Teach Your Children Well Part 2

The obvious solution is to teach your children yourself.

By the time younger son went to school, despite all the failings of the older child’s schooling, we were afraid to homeschool.

Why?

Because as in everything else that parents used to do at home and for which now people need a degree, there was a forest of regulations and “must learns” that made me terrified that my kids would come to the age of entering college and be told that they couldn’t enter because they hadn’t learned to warble their knabble back in fourth grade.

Sure, most of the “required” stuff was ridiculous button counting. Which is why I was afraid I couldn’t do it/would forget to do it.

So we kept them in school and taught them at home, in what I would call a “mixed” solution. (More on that later.)

This continued until younger son ran into issues (mostly consisting of being harassed by 18 girls, and having the school administration side with the girls) in 6th grade. The situation turned toxic, and we decided to bring him home to homeschool.

And then I realized it wasn’t nearly as difficult as it had been portrayed, and in fact, it wasn’t nearly as difficult as it had been when the kids started school.

There were at the time (there might no longer be. Colorado did some weird things to homeschooling in 2008) these organizations called “umbrella schools.” They supervised/approved your curriculum, reminded you of things that were required, made sure the kids took the required-by-the-state exams, and certified your kids as having passed various grades.

This is particularly important if you are unschooling (i.e. integrating lessons as part of everyday life) or if your kid is like mine was, a free-grazer. As it was the umbrella school lady kept pulling out her hair because she wasn’t sure how to classify two months spent studying the mechanisms by which effects were achieved in Shakespearean and ancient Greek plays, and comparing the two.

There are other options we didn’t use, including an online state school, in which your child can take lessons at home on his/her own that exactly follow the state curriculum. (Not sure this is better than sending them to school, but it could be a side thing, just to make sure they have the right certifications.)

But there are a ton of other online options if you only explore. My son took Greek (and I took Greek and Latin) in an online school that no longer exists. In fact, there are online courses for everything, from math to Chinese. We also made a lot of use of Great Courses teaching.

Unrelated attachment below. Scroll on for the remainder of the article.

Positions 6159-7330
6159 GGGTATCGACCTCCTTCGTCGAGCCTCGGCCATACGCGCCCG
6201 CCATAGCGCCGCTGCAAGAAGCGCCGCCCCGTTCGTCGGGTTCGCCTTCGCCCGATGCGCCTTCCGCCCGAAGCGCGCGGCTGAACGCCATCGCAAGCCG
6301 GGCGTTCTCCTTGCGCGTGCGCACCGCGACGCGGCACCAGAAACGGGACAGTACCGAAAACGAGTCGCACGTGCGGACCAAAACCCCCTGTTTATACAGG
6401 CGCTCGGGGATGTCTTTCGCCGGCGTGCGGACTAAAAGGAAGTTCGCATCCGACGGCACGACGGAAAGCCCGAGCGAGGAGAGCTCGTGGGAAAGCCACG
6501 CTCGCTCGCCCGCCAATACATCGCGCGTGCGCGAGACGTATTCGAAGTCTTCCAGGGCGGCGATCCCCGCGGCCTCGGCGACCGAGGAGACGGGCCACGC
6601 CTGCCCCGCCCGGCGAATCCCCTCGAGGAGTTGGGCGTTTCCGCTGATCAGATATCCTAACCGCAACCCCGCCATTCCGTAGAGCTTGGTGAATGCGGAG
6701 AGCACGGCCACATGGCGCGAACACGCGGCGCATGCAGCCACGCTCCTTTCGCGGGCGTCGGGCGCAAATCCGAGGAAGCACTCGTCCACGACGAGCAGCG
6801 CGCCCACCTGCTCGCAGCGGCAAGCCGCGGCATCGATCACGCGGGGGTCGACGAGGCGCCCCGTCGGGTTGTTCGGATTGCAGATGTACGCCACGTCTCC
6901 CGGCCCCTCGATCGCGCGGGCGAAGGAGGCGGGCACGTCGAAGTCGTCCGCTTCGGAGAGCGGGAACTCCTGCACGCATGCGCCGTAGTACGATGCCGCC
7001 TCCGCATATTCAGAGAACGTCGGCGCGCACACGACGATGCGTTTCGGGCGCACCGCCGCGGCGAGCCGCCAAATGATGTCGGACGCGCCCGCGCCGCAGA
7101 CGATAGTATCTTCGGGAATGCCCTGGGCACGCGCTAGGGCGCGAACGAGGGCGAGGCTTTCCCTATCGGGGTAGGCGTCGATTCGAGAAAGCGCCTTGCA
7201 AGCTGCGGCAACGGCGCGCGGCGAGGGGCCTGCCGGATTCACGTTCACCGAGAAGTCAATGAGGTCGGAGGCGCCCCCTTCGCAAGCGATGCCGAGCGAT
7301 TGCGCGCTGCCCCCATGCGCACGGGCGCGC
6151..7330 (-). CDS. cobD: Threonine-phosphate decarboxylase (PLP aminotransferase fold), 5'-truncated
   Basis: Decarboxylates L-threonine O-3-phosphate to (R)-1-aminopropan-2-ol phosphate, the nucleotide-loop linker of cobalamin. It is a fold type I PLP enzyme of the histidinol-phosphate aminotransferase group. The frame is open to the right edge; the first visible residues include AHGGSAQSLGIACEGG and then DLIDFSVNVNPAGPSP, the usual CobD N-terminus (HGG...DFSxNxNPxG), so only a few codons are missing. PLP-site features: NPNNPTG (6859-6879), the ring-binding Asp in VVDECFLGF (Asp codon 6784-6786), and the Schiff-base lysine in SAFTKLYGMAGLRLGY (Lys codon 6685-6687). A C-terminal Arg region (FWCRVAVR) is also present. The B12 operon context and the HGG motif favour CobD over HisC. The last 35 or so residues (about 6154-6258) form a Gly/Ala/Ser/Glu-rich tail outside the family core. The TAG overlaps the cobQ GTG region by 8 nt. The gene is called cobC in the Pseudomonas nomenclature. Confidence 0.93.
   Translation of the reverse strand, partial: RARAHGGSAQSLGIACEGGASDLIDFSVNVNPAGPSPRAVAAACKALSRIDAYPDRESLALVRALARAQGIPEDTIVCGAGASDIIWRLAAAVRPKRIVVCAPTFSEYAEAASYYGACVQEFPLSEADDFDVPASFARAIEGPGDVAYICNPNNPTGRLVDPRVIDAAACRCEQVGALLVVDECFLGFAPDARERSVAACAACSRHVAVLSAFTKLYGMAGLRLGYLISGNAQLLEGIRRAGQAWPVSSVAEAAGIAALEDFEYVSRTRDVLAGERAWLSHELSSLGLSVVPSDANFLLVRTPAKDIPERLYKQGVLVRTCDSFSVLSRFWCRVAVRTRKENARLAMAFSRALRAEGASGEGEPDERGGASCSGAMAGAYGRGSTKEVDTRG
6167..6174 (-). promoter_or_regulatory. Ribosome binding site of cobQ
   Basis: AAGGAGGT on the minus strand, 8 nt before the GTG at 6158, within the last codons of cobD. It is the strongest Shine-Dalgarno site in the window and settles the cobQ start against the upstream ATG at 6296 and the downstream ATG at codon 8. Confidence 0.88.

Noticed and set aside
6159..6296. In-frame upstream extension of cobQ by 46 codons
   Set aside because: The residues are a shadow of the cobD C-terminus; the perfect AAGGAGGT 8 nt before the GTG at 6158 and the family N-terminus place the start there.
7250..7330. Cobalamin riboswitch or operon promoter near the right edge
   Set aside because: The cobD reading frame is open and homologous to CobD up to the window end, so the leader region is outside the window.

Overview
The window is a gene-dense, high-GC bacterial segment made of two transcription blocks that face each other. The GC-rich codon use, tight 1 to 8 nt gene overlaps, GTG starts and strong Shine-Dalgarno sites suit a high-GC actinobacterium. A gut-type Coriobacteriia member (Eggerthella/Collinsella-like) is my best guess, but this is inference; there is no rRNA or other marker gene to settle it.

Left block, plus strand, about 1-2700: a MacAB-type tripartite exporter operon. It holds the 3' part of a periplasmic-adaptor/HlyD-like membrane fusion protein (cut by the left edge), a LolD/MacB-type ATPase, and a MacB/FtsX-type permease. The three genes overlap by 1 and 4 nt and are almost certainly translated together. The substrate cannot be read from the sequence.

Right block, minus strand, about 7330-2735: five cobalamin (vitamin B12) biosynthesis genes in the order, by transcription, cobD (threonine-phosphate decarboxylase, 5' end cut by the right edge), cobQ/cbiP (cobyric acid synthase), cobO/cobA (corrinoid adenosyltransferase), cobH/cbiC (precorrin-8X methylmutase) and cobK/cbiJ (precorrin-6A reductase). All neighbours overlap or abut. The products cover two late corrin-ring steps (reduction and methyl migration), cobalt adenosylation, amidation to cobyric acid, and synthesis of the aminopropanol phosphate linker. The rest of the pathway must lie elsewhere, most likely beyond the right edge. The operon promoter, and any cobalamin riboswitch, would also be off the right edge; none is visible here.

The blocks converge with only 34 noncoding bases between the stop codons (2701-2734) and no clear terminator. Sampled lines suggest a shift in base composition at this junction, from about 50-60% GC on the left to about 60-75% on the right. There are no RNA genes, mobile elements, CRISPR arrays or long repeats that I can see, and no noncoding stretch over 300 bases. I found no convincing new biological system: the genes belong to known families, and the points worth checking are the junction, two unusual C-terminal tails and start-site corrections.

After a year (in which he completed two years) my son chose to enter a local high school, because it had a dual college/high school program, and he wanted to study engineering and enter the robotics team.

By then, though, I’d realized what a mistake I’d made in not homeschooling.

If you are afraid of homeschooling, don’t be. Investigate it in your area. I bet you’ll find all sorts of options, both local and online, that make sure your child learns what he/she needs to, probably better than in public school.

As for the vaunted “socialization,” there are many ways to socialize, and they don’t have to be with peers. Although my family fell outside the scope of homeschooling groups in our area, which seemed to be divided between religious and “unschoolers” (we are religious, that was simply not the main reason we were homeschooling) we found plenty of ways for son to socialize: from volunteering to taking local art classes. He did okay, even if he went back to school with a rather more mature social style than his peers.

After son had gone back to school I found a third “mixed” option for homeschooling/public school, which I wish I had thought of up front.

About 2/3 of this elite, highly demanding program was kids who had entered school for the first time in 10th grade. This seemed to be how parents who’d homeschooled ensured the kids had the credentials needed to enter colleges that might frown at homeschooling (and a lot still do).

In fact, that had been my main fear, since a lot of homeschooling parents seemed to count it a victory if their children finished high school and could hold down a retail job. It is a victory compared to living on the streets or in mom and dad’s basement forever, but my sons showed an interest in STEM very early on, so I wanted to make sure they had that option open to them.

The trick of homeschooling through ninth grade, then enrolling them in your local high school (preferably in a gifted/exclusive program) seems to work. Most of my son’s classmates got into very prestigious schools or programs.

But what if you can’t homeschool at all? You both have jobs because taxes/health insurance (but I repeat myself) are insane; there is no way you could live on one income; if you leave the kids alone at home, they’ll just goof off.

Well, then you’re into the “mixed option” which means teaching your kids after school. It’s a lot of work because it means correcting the crazy stuff they were taught in school. But it can be done.